Local pantry offers ethnic flavors

It's late afternoon on a cold day in winter as Bernadette Arellano looks at the two "Asian Bags" of primarily ethnic food she has prepared for the Milwaukee Christian Center's clients. They are the only two that remain from 30 or so the staff made for the week.

This is a calmer season for the Center's pantry operations as people stock up on food with their tax returns, according to Arellano. Usually, there wouldn't even be two left.

Arellano is the food pantry coordinator for the Center, 2137 W. Greenfield Ave., one of the few places in Milwaukee where people in need of emergency food supplies can come for ethnic food.

Most of the ethnic food the Center distributes goes to people of Southeast Asian descent, according to Arellano.

Only two other agencies in Milwaukee tailor their donations specifically to Asian clients. For a city of half a million, that doesn't fit the bill.

"With the influx (of Asian immigrants) and growing population, it just isn't enough," Arellano said. U.S. Census data shows that Milwaukee's population is about 3.6 percent Asian, but new Census Bureau data shows that Wisconsin's foreign-born population is up 31 percent since 2000.

Sherrie Tussler, executive director of Hunger Task Force, which distributes donated food to pantries, said the agency is not overwhelmed with requests for ethnic food, but still has difficulty filling the need.

Hunger Task Force distributes the goods it collects in food drives, and it collects little ethnic food. Donations of macaroni and cheese, peanut butter and canned vegetables vastly outnumber donations of ethnic food.

"Very few people donate culturally relevant foods," Tussler said. "Most people buy (and donate) the foods that they eat."

Hunger Task Force does supply the Milwaukee Christian Center and other emergency food distributors with grant money that they can use to purchase ethnic food if they wish.

"They're meeting the needs of the vast majority, but when it comes to ethnic or religious food, that's where (grant) dollars provide in the infill," Tussler said.

The pantry's patronage has been growing. Three years ago, it served about 500 individuals per month, according to Arellano.

Last November, over 1,500 needy individuals received emergency food assistance from the pantry.

Last year, the Center's pantry served 337 Southeast Asian clients, not including repeat visitors, according to Sarah Hasslinger, communications coordinator. That number rises to 1,001 when repeat visitors are included, according to Arellano.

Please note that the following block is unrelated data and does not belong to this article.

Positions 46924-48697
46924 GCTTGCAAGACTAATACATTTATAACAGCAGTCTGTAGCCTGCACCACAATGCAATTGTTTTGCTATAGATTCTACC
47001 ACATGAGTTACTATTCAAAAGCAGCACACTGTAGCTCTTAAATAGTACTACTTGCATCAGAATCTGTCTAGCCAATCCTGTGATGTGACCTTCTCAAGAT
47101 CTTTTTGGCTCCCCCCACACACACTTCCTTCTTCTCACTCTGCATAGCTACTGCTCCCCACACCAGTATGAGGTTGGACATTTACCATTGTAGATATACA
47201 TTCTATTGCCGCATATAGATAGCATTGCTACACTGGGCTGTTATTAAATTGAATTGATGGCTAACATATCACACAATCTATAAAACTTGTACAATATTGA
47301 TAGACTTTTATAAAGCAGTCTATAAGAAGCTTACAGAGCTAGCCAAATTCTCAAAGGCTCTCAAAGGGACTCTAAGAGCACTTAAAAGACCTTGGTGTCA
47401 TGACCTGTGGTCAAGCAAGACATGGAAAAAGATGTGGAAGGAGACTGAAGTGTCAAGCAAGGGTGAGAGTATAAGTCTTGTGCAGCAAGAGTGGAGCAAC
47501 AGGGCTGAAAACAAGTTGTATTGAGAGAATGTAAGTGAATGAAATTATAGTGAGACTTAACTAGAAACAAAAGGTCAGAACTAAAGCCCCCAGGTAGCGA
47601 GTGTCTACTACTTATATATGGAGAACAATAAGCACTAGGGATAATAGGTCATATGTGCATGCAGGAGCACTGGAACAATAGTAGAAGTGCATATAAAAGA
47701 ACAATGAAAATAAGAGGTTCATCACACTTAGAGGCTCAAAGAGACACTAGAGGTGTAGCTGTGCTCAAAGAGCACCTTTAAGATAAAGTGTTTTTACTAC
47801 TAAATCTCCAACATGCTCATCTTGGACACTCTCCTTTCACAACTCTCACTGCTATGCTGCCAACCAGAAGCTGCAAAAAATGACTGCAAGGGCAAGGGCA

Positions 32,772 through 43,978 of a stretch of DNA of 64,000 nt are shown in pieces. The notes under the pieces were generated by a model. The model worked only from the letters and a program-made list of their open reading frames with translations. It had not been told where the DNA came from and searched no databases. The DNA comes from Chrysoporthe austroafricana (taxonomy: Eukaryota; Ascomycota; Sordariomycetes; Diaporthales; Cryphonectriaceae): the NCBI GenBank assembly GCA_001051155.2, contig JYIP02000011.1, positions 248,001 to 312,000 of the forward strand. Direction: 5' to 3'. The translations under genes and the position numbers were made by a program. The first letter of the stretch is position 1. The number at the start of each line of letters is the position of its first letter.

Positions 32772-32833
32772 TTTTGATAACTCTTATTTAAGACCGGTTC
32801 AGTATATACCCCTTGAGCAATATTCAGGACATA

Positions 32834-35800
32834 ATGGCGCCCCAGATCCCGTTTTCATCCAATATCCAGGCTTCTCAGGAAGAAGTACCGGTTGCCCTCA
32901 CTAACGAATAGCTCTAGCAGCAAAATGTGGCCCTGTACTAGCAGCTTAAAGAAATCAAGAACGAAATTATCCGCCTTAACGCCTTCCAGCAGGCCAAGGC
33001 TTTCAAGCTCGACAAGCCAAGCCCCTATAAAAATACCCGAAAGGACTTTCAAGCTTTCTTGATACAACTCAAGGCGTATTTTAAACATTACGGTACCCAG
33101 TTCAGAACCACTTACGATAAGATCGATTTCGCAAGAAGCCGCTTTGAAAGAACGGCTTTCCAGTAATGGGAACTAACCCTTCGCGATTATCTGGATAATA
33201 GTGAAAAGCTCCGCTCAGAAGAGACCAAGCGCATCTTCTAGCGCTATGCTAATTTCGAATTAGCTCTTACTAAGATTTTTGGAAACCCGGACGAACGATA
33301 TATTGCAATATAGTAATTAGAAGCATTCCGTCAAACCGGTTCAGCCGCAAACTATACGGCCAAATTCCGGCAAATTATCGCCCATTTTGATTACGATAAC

"I don't know if word got out or we had an influx, but more and more people are coming," Arellano said.

Part of the reason may be because of the high cost of ethnic food.

"This stuff is so costly," Arellano said as she surveyed a tower of stacked boxes of rice noodles and canned baby corn, sacks of rice and soybeans and canisters of beef paste. The food had just set her back $1,300. "I could go to (low-priced supermarket) Aldi and do a lot more with that money. It's just more costly."

The Milwaukee Christian Center doesn't receive any of its food at discount. The Asian food store where Arellano used to shop for supplies gave her a 10 percent discount, she said, but it has since closed, forcing her to shop at Asian-American Wholesale Inc.

Asian American does not give the Center a discount, but it does provide free delivery, which Arellano said helps.

El Rey Mexican Products Inc., where the Center buys most of its Hispanic foods, does not give the Center an official discount either, but does work with Arellano to stretch her dollar, she said.

While most of the ethnic foods in the Center's pantry are very specific, a few have crossed ethnic borders and achieved broader appeal.

Pinto beans and hominy, or ground white corn, are traditionally Hispanic foods that the Center's clients have come to use no matter what their ethnicity. Part of the success of these foods might be due to their versatility — Arellano said she even has a recipe for Pinto Bean cake.

The Milwaukee Christian Center is primarily funded by the United Way, private donations and "Empty Bowl" fundraisers, which are charity events where patrons make a donation to receive a lunch of soup served in a handmade bowl they can keep. Arellano said the United Way and Empty Bowl dollars have remained fairly steady, but private donations have started to wane.

"We cut corners I wish I didn't have to with the ethnic food as well as with the regular food," Arellano said. "I'd love to put more in those bags."

Working with people of other cultures and trying to determine their dietary needs and preferences has been a learning experience for Arellano.

For instance, she used to purchase a certain type of rice noodle for the Asian bags until a co-worker told her that they were intended more for use in soup. Thereafter, Arellano purchased another type of rice noodle which, when served with beef paste, becomes more of a meal on its own.

"I still have my ignorance in that area since I'm not immersed in that culture," she said.

The food the Center donates is intended for emergencies only.

"All the pantries in the city are supposed to be an emergency resource," Arellano said. "People sometimes tend to become dependent, but in all honesty, 90 percent of them are really in crisis."

Cutbacks in food stamps and other welfare programs and a lack of jobs keeps the Center's services in demand.

"You fall down, you get back up. You fall down again, you get back up again," Arellano said, "That's what places like this are for."

This article appeared in The Marquette Tribune on Mar. 1 2005.